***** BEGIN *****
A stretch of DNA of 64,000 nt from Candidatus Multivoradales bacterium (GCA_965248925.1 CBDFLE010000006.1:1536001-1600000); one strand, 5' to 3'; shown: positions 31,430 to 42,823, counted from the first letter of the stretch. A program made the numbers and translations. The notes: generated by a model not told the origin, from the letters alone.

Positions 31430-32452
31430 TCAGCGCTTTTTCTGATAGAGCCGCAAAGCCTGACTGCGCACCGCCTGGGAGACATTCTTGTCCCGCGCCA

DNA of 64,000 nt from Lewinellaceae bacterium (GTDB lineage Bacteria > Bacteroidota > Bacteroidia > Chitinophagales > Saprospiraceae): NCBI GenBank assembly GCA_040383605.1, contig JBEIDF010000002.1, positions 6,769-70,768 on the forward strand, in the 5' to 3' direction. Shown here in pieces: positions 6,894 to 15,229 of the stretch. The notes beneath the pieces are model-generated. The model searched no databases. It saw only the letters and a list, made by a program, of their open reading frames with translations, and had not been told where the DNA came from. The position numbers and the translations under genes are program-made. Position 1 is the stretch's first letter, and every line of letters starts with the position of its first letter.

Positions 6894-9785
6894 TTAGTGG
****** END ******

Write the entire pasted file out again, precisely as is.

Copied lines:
A stretch of DNA of 64,000 nt from Candidatus Multivoradales bacterium (GCA_965248925.1 CBDFLE010000006.1:1536001-1600000); one strand, 5' to 3'; shown: positions 31,430 to 42,823, counted from the first letter of the stretch. A program made the numbers and translations. The notes: generated by a model not told the origin, from the letters alone.

Positions 31430-32452
31430 TCAGCGCTTTTTCTGATAGAGCCGCAAAGCCTGACTGCGCACCGCCTGGGAGACATTCTTGTCCCGCGCCA

DNA of 64,000 nt from Lewinellaceae bacterium (GTDB lineage Bacteria > Bacteroidota > Bacteroidia > Chitinophagales > Saprospiraceae): NCBI GenBank assembly GCA_040383605.1, contig JBEIDF010000002.1, positions 6,769-70,768 on the forward strand, in the 5' to 3' direction. Shown here in pieces: positions 6,894 to 15,229 of the stretch. The notes beneath the pieces are model-generated. The model searched no databases. It saw only the letters and a list, made by a program, of their open reading frames with translations, and had not been told where the DNA came from. The position numbers and the translations under genes are program-made. Position 1 is the stretch's first letter, and every line of letters starts with the position of its first letter.

Positions 6894-9785
6894 TTAGTGG